We do instrument and bow appraisals for insurance purposes. An appraisal includes:
A detailed examination and documentation of the instrument's (or bow's) specifications and notable characteristics
Examination of any documents you have on the instrument
Research of the literature on the instrument or bow in question
Research of current/recent sale prices for similar instruments or bow
A letter detailing the results of our examination and research, with our opinion on the current value
One appraisal can cover either:
One or two bows
One instrument and one bow
The charge for one appraisal is $45 (plus sales tax).
Verbal Appraisals and Identification
If all you need is an idea of what your instrument or bow is and what it's worth, when possible, we will spend a few minutes with you and the instrument and give you our best opinion, at no charge.*
Saturdays and weekdays around the noon hour are our busiest times and there might be a longer wait, or we might even be unable to spend time with you then. It's a good idea to call ahead to see if it's a good time for a free verbal appraisal.
Please read "Your Heirloom Instrument" below, before bringing in a family or 'found' instrument. _____________ *If the time you need us to spend on a free verbal appraisal goes beyond 5–10 minutes, we may tell you that we will have to charge for additional time; in that case we will tell you what the charge will be and secure your consent before we continue.
Your Heirloom Instrument or Bow
If you have an instrument that has been in the family for a long time, or if you have found one that you think might be old and/or valuable, you are right to want to know what the instrument is worth. Once in a while, a long-stored or "found" instrument will turn out to be better than average. But you need to be aware that in most cases, these instruments are not of great value, despite any labels or apparent age.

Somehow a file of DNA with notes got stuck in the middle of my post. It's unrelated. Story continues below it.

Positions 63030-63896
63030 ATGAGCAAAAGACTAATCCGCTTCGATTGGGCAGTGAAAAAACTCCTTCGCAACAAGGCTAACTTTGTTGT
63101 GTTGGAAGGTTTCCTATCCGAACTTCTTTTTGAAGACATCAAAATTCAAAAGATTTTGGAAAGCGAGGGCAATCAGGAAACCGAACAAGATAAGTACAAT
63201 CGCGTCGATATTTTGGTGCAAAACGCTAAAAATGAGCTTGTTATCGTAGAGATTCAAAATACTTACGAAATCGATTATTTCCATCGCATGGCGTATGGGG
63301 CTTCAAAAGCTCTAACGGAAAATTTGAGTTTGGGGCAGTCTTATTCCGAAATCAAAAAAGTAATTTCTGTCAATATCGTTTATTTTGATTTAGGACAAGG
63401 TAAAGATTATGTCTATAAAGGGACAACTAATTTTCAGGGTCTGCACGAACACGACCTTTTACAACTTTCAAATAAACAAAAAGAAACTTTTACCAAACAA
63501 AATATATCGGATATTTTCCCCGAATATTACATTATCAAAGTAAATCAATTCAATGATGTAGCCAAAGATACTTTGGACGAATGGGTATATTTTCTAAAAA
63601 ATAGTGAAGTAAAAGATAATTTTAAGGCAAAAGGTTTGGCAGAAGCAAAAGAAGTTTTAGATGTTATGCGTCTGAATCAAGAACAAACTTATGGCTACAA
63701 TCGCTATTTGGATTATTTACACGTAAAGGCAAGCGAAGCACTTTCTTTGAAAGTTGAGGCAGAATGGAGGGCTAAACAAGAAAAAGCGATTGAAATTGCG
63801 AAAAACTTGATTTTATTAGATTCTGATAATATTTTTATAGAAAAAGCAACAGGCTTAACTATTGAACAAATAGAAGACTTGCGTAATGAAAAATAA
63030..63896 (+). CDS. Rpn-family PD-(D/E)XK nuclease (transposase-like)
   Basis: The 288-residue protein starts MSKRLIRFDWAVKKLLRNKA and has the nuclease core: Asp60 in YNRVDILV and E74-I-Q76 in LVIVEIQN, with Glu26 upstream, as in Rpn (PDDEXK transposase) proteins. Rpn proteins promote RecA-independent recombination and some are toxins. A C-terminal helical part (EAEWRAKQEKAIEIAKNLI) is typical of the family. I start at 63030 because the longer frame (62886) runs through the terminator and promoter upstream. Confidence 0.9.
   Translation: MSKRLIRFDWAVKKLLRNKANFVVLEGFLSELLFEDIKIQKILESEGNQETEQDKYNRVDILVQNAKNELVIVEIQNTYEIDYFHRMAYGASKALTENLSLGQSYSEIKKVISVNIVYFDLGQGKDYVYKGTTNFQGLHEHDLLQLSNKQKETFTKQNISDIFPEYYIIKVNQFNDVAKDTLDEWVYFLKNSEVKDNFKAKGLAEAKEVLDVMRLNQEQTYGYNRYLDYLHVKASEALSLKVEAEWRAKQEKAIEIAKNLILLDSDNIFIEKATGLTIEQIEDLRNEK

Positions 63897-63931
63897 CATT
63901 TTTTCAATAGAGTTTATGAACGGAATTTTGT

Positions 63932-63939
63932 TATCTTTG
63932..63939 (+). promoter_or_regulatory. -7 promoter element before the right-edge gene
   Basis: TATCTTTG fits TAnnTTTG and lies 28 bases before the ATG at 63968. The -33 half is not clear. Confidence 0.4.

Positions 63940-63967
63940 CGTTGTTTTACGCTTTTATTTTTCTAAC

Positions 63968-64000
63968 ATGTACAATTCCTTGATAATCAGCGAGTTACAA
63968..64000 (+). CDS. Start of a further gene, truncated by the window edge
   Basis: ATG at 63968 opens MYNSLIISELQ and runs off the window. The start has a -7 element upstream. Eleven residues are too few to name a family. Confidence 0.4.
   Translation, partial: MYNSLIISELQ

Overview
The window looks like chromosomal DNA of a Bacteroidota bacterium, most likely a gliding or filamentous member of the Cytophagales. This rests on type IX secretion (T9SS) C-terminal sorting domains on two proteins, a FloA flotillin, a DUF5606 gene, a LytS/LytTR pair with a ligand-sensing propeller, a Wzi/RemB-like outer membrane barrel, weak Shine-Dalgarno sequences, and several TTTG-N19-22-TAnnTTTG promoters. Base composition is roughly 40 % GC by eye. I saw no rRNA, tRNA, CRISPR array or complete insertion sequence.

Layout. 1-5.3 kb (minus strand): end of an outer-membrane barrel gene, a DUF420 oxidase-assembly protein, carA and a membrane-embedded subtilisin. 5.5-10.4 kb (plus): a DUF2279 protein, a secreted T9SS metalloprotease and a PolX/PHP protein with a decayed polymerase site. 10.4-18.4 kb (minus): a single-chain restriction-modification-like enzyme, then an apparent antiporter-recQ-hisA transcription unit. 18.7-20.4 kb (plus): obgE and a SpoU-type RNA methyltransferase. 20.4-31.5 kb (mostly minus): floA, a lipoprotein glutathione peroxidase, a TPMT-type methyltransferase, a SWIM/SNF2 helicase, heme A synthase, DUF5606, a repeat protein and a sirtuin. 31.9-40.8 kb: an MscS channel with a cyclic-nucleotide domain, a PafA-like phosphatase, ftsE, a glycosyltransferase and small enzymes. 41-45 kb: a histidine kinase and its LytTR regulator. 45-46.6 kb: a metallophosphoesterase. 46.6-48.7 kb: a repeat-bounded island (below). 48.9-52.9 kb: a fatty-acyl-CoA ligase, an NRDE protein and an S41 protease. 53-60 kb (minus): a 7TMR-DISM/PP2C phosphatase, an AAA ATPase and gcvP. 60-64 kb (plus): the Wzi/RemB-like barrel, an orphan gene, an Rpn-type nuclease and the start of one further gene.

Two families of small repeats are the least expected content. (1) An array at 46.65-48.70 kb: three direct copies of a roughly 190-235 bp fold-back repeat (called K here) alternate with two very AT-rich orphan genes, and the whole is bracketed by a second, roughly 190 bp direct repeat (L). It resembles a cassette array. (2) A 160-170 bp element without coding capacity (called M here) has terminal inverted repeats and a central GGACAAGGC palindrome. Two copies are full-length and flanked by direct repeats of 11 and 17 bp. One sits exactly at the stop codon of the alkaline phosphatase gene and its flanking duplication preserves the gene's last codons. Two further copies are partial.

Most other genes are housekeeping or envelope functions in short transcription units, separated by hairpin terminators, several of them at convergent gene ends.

Around the turn of the 20th century, many stringed-instrument factories in Europe labeled their mass-market instruments to identify the master instruments (Stradivari, Amati, Guarneri, etc., and year) on which the models were based. As far as we can tell, there was no (or little) intent to defraud the public; at the time it was generally understood that these were inexpensive, mass-market instruments and that the labels were simply to identify the models followed.
Now, however, the public is not generally aware of that labeling practice. Many of us watch "Antiques Roadshow" (we do!) and know that sometimes, unknown treasures are handed down in families or found at a bargain price. So when people find an heirloom instrument in a
closet or attic, or find a labeled instrument at an estate sale, of course their hopes go up.
By all means, bring your heirloom instrument to us or take it to another reputable shop for a verbal appraisal. While your chances of having an important master instrument are slim, it's certainly possible that your ancestor had a good instrument that has appreciated in value. If the instrument turns out to be better than average, you may want to get another opinion and/or have us or another shop do an insurance appraisal. In the unlikely event of an important instrument "find," the appraiser should suggest having the instrument certified. (We do not certify instruments; only a few top experts worldwide can do that, but we can refer you to them.)
Be careful! If someone appraises your instrument as being of low value, but seems anxious to buy it from you on the spot, please go to another appraiser for a second opinion. Your instrument may be of greater value than they are telling you. We aren't aware of this occurring often, but we regret to say that we have heard of it happening.